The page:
The federal election question in Quinte these days is straightforward: if the NDP Orange Wave flows over the country, will it carry the new Bay of Quinte riding with it?
Probably not. First, the Bay of Quinte riding, or at least its various, have never elected an NDP candidate. Not even close.
The same holds provincially, with the lone exception being Paul Johnson’s 1990 win in what was then Prince Edward-Lennox. Even then it required a nearly perfect three-way split.
And history isn’t the only challenge the NDP have to overcome.
While polls show the NDP leading across the country, that support isn’t universal. For instance, the Liberals still lead the polls in Atlantic Canada while the Conservatives lead in the Prairies and Manitoba.
While NDP momentum in Ontario is growing – Andrea Horwath’s provincial party has a double digit increase in support since the NDP win in Alberta – the Tories still hold a slight edge.
So it seems logical that in what has been traditionally a largely blue mark on the map would be among the areas still supporting the Conservatives.
But that doesn’t make it a walk for Jodie Jenkins and Big Blue either. In fact the one thing the NDP rise has done has made this riding even less predictable largely because what had been a two-way race now has a third member who has to be taken seriously.
So, pros and cons for the three major party candidates in the new political landscape.
Jodie Jenkins: Jenkins strategy through the early parts of the campaign had been straightforward: engage the base, make sure people tie him to the party and then ride the national effort to ensure Justin Trudeau didn’t become Prime Minister.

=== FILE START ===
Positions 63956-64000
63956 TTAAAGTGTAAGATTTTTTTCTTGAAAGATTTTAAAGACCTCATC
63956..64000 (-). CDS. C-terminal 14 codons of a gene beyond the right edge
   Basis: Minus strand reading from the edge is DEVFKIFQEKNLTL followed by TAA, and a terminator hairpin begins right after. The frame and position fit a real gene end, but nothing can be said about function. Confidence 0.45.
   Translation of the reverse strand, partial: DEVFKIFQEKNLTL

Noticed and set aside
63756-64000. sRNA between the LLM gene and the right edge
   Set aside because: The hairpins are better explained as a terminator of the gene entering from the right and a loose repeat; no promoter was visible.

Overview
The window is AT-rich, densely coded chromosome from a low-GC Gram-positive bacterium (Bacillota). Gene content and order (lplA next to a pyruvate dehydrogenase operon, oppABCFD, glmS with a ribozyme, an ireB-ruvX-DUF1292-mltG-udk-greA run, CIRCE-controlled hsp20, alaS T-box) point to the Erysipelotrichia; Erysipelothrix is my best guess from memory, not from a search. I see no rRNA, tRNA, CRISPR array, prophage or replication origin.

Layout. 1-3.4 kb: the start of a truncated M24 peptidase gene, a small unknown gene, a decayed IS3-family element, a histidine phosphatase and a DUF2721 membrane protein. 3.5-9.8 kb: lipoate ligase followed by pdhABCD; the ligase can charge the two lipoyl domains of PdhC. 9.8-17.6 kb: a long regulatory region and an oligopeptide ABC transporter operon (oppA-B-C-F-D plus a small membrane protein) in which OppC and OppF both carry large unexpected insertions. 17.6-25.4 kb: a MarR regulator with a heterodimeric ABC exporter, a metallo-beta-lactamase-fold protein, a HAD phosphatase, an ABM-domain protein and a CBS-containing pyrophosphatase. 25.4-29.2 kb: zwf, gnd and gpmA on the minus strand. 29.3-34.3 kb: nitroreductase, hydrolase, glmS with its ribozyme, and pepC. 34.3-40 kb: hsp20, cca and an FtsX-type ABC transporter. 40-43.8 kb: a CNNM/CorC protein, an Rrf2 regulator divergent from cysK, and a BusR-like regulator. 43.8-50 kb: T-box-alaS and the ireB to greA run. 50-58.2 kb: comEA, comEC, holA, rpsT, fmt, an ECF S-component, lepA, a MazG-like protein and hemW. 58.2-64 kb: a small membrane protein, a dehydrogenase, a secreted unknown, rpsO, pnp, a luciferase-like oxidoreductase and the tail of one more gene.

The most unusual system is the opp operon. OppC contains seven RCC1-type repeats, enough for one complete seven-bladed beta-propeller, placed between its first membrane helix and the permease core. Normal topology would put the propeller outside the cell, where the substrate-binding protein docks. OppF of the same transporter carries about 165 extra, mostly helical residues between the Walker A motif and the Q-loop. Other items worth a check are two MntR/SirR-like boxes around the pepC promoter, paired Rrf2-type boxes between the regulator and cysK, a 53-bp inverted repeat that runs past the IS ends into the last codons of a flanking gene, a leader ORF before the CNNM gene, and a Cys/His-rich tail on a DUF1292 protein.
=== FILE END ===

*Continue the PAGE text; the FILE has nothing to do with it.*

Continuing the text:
The challenge Jenkins has is with the federal party shifting its attention to Thomas Mulcair the onus falls on the former city councillor to distinguish himself from his former mayor, Neil Ellis.
The advantage Jenkins has is the traditional blue base of most of the new riding, including CFB Trenton. If the base votes Tory, that could counteract relatively strong Liberal support in Belleville and any shift to the NDP throughout the riding.
Neil Ellis: The rise of the NDP hurts Ellis at least as hard if not harder than Jenkins.
For Ellis to overcome the history of this area and turn it red, he needed Trudeaumania to sweep through the area and either sweep him to victory or at least turn this into a contest between local candidates rather than parties.
On a level playing field, without traditional political affiliations, Ellis has a much better chance, particularly in some of the extremely blue regions of the riding.
While Mulcair’s rise looks to have eliminated Trudeaumania as a factor, it could, if it continued to rise, have the same affect in terms of making this a race about local candidates rather than party ties, in which case Ellis arguably has the edge in both name recognition and political resume.
Terry Cassidy: Late to the race from a party that has barely ever moved the dial in this area, Cassidy will have to get as much bang for the buck out of Mulcair’s rise as possible while at the same time doing everything he can to ensure people remember he is running.
While he remains a long shot, Cassidy has a couple cards to play. First, as the only non-Belleville candidate of the big three, he will likely get some anti-Belleville bounce, as well as some support in Quinte West where he had a distinguished career as a councillor.
The other card that might fall for Cassidy is if neither Ellis nor Jenkins can pull away from the pack. With an even split between red and blue, and if the NDP continues climbing the polls nationally, Cassidy could still turn Bay of Quinte orange.
Anything is possible at this point. The one thing for sure is this is a much different election than it was three months ago and could still turn several different ways in the next three months.
Buckle your seat belts. It could be a wild ride.
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